My third new topic is, I’ll admit, a little arcane. But I do want to point out that a strict reading of CIP-002 R1 seems to indicate that the entity is free to outsource their BCS themselves to the cloud or to any other third party, completely consequence-free (ironically, this doesn’t apply to BCSI. So as far as CIP compliance goes, it’s fine if you outsource your entire SCADA system to Al Quaeda, just as long as you don’t store any of the BCSI with them).

The reason for this is found in how CIP-002-5.1a R1 works. The requirement begins by providing a list of six types of “assets” that need to be considered – Control Centers, Transmission substations, etc. The meat of the requirement is found in R1.1 through R1.3. R1.1 tells the entity to identify any High impact BCS at each asset, meaning any of the six types just listed. R1.2 does the same for Medium BCS, while R1.3 says the entity needs to identify assets that contain Low impact BCS. In all three cases, the universe of assets is confined to the six types. Any BCS not located at one of those assets aren’t in scope for CIP (even though they meet the definition of BCS).

So what if an entity has outsourced their BCS to the cloud (or any other third party, for that matter)? It is a safe bet that the BCS aren’t located at one of the six asset types listed in R1 (I don’t know too many cloud providers that locate their data centers at generating plants, for example). What is their status for CIP? They’re completely out of scope. As I said, you can locate BCS anywhere you want, with whomever you want, but they are only in scope if they’re physically located at one of the six asset types.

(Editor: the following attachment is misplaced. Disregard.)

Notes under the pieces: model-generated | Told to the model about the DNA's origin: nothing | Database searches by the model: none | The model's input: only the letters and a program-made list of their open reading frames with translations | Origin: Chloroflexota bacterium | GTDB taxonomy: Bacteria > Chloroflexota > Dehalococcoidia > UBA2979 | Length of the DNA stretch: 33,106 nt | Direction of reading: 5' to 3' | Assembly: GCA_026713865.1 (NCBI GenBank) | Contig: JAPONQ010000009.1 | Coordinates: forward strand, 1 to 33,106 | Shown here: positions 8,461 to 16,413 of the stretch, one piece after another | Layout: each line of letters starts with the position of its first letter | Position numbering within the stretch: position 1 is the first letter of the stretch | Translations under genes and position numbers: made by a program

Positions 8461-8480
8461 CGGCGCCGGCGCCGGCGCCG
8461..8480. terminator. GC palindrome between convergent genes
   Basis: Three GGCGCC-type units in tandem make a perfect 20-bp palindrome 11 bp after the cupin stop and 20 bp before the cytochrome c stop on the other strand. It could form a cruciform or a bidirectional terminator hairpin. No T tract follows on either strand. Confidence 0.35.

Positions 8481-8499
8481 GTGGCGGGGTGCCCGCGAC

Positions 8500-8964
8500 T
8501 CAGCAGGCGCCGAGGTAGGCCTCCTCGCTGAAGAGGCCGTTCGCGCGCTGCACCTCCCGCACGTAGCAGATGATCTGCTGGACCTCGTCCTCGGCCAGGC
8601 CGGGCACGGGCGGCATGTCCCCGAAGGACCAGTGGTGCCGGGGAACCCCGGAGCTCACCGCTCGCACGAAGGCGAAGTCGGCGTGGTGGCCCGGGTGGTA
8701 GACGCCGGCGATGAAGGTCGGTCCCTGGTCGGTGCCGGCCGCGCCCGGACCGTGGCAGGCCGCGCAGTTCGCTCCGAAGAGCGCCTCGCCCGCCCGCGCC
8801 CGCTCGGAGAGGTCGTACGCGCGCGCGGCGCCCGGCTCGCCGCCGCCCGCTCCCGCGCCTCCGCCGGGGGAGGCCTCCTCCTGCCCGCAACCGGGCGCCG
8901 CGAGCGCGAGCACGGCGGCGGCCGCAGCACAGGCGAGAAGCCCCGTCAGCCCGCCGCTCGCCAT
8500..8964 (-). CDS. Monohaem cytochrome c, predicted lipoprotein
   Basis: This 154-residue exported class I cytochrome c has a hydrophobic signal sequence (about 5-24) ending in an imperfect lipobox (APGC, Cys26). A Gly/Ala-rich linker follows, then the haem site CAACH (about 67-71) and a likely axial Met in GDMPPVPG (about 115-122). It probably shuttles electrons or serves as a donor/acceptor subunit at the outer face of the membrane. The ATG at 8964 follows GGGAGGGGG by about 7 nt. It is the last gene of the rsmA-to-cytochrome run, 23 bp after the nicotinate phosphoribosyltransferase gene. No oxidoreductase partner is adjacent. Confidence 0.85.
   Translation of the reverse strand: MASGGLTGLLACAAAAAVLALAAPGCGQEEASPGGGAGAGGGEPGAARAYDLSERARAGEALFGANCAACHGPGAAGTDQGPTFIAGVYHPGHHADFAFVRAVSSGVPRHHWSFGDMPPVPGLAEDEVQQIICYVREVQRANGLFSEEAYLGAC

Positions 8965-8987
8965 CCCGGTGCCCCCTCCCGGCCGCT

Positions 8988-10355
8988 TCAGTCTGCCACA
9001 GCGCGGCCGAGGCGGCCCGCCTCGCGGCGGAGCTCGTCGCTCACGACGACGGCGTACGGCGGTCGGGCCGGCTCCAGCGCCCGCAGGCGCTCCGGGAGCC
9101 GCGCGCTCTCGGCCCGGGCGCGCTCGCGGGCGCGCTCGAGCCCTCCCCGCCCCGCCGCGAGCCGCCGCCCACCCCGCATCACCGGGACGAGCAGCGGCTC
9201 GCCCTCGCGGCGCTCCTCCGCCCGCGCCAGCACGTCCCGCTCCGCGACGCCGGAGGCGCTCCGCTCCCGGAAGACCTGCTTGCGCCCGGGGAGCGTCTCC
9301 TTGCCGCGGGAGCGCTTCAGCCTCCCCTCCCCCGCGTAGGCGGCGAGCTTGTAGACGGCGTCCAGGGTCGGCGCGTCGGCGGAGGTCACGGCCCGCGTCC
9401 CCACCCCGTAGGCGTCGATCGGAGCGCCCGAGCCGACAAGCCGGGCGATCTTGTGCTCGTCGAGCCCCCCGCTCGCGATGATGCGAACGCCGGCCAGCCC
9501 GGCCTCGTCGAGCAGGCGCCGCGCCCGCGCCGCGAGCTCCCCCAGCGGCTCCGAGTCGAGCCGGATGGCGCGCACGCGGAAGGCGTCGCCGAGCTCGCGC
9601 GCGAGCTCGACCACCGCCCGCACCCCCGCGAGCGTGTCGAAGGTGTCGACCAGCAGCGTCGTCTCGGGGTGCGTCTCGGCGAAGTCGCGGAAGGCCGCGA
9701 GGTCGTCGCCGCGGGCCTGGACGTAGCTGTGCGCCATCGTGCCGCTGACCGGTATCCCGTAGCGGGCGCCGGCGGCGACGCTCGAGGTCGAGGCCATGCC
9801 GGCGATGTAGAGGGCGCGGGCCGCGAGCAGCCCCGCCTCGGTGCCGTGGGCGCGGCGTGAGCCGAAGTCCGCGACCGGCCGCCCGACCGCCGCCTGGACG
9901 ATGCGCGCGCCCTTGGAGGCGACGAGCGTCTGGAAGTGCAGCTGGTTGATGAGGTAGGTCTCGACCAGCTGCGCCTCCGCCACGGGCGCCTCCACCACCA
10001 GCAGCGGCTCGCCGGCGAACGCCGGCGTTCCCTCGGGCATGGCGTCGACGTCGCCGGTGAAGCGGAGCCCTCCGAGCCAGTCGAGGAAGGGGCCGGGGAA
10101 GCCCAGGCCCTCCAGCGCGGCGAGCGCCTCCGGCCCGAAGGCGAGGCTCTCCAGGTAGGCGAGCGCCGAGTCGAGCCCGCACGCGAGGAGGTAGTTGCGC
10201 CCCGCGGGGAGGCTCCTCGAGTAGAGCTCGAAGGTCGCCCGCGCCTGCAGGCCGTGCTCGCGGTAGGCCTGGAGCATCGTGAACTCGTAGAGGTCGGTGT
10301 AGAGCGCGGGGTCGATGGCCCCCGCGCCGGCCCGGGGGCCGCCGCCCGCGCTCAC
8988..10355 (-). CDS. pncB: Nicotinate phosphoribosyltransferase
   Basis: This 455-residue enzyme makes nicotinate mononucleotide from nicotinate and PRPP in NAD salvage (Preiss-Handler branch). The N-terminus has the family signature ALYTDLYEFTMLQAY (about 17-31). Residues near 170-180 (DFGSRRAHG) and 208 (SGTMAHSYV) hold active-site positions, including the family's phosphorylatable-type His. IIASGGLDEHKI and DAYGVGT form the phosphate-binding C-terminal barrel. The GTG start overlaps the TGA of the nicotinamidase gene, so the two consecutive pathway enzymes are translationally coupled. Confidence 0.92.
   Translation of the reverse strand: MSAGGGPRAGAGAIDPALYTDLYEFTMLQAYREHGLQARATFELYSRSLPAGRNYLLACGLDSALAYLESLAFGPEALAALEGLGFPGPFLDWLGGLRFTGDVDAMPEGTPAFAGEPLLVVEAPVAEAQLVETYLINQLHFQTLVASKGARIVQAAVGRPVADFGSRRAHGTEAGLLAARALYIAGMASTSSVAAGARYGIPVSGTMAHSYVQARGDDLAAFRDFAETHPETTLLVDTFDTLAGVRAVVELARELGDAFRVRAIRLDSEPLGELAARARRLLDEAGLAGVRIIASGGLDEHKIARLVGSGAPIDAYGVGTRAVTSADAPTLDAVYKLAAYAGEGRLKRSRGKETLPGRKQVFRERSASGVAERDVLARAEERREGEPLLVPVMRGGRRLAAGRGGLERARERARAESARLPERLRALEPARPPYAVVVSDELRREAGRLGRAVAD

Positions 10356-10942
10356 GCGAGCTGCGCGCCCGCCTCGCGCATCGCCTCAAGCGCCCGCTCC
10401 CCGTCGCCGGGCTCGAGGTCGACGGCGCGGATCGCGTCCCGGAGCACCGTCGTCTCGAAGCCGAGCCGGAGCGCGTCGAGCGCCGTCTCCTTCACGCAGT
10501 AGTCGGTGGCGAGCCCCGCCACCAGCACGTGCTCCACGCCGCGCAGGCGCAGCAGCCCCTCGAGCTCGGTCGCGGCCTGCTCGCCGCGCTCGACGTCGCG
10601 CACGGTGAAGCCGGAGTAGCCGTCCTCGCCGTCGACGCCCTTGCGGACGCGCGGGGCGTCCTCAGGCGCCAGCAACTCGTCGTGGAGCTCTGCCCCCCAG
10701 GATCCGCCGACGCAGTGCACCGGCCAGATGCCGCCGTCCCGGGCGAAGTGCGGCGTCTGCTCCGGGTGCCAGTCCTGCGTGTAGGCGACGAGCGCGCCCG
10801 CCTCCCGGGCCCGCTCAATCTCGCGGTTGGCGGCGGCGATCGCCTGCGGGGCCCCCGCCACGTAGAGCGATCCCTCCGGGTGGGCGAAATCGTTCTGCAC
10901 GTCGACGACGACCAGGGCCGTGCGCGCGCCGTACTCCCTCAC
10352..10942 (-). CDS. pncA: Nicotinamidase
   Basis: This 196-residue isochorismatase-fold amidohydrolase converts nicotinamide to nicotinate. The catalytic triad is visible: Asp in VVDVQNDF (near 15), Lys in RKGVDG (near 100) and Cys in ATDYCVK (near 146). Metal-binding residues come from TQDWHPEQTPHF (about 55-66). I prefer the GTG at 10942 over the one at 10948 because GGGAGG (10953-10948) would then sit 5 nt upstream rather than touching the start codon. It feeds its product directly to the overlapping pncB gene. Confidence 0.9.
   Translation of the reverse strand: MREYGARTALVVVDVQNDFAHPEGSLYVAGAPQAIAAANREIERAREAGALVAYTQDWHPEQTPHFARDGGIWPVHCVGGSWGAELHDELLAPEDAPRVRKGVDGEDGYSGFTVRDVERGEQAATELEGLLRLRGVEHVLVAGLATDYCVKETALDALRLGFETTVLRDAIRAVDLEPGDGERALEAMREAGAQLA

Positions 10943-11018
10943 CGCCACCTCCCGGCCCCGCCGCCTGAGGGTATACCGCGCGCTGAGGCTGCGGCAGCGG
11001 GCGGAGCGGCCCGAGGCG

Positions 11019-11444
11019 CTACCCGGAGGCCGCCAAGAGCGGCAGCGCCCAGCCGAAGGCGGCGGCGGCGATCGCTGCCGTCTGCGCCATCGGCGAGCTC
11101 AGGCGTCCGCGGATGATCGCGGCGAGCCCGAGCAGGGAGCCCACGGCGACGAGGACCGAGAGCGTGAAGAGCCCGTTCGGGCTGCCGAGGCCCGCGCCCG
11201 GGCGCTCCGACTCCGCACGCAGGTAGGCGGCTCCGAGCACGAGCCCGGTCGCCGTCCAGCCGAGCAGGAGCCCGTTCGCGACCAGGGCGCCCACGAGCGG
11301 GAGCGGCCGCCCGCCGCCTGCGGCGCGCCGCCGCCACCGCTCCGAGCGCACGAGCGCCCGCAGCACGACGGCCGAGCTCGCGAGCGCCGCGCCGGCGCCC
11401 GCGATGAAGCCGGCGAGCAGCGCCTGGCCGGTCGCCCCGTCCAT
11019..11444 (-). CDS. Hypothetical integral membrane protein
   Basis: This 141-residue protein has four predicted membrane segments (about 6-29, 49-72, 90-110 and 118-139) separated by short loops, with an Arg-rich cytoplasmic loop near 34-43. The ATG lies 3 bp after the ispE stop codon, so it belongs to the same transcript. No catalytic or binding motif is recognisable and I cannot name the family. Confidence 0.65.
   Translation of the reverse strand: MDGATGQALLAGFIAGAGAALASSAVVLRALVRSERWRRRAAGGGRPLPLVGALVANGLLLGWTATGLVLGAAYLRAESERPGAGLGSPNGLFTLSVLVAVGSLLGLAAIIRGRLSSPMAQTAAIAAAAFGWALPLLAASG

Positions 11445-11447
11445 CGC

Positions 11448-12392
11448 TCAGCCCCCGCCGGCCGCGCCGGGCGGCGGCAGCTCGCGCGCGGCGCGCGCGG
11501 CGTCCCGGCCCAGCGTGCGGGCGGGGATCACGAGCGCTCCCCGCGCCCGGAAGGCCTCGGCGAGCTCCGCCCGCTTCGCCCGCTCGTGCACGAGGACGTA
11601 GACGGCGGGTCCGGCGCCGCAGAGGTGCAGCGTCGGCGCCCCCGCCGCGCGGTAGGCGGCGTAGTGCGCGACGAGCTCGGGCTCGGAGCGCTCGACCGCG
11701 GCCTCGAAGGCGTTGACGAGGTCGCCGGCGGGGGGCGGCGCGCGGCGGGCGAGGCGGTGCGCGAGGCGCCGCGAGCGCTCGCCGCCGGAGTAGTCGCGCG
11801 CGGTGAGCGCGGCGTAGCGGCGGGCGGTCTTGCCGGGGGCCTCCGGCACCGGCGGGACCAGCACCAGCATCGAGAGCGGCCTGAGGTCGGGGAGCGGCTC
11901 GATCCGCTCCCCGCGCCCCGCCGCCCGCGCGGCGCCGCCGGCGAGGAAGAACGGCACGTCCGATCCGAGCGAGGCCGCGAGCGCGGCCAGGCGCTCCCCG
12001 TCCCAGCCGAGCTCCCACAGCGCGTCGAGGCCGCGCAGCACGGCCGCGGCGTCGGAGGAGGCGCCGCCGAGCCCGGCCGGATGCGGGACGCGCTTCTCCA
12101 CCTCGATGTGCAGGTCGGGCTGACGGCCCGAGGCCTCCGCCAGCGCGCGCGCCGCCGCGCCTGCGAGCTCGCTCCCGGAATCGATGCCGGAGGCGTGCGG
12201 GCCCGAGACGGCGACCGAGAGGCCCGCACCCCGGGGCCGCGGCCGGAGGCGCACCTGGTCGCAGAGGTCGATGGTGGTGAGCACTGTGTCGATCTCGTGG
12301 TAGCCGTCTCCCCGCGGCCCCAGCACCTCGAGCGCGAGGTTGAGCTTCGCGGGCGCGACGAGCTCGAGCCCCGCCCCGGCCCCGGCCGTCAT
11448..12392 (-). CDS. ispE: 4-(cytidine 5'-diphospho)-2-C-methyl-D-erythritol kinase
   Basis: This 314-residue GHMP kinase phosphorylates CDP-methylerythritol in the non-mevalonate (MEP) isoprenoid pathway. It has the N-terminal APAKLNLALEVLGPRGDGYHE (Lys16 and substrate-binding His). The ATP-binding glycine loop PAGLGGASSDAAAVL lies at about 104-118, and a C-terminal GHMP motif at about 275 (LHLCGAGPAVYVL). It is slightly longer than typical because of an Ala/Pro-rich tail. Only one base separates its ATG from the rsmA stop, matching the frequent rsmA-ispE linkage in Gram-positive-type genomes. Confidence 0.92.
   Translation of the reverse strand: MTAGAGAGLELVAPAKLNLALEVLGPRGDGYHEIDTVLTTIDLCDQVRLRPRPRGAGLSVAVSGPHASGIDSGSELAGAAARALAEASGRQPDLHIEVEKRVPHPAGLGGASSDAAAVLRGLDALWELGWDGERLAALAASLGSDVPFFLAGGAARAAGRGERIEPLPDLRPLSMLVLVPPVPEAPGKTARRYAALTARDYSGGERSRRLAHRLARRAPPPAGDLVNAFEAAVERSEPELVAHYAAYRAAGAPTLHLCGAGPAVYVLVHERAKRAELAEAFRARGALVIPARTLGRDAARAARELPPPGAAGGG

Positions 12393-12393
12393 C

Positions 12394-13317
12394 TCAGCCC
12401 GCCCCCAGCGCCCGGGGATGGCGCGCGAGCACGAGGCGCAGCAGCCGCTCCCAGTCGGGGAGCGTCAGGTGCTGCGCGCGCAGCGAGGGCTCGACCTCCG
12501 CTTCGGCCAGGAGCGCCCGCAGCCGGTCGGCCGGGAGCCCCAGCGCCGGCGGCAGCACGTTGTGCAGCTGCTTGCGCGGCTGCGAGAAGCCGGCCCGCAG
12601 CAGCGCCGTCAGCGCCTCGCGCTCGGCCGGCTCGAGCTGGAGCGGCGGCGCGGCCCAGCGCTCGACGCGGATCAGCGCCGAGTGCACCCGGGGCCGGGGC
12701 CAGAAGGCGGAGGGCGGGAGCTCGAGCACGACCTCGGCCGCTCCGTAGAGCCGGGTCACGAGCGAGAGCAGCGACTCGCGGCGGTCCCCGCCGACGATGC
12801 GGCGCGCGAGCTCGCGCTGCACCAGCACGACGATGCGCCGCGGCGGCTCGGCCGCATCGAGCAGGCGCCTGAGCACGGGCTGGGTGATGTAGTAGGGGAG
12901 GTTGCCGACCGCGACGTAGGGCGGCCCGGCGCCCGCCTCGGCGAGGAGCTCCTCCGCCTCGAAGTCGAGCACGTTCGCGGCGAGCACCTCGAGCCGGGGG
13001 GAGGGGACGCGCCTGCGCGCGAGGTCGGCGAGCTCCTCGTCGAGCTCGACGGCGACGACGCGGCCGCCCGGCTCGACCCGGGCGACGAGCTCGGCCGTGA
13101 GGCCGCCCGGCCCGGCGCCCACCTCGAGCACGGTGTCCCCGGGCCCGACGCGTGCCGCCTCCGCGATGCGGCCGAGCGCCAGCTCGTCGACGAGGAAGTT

However, I also refer you back to bullet point 7 above – especially the part about not making any friends at NERC or your Region. Don’t try this at home, kids!

The views and opinions expressed here are my own and don’t necessarily represent the views or opinions of Deloitte.

[i] My poster child for a CIP problem is the problem of what CIP-002 R1 (and Attachment 1) means. I first discovered that the wording was flat-out contradictory when I wrote this post in 2013. I have since written over 50 posts addressing this question from one angle or another – but of course there simply is no definitive answer to it.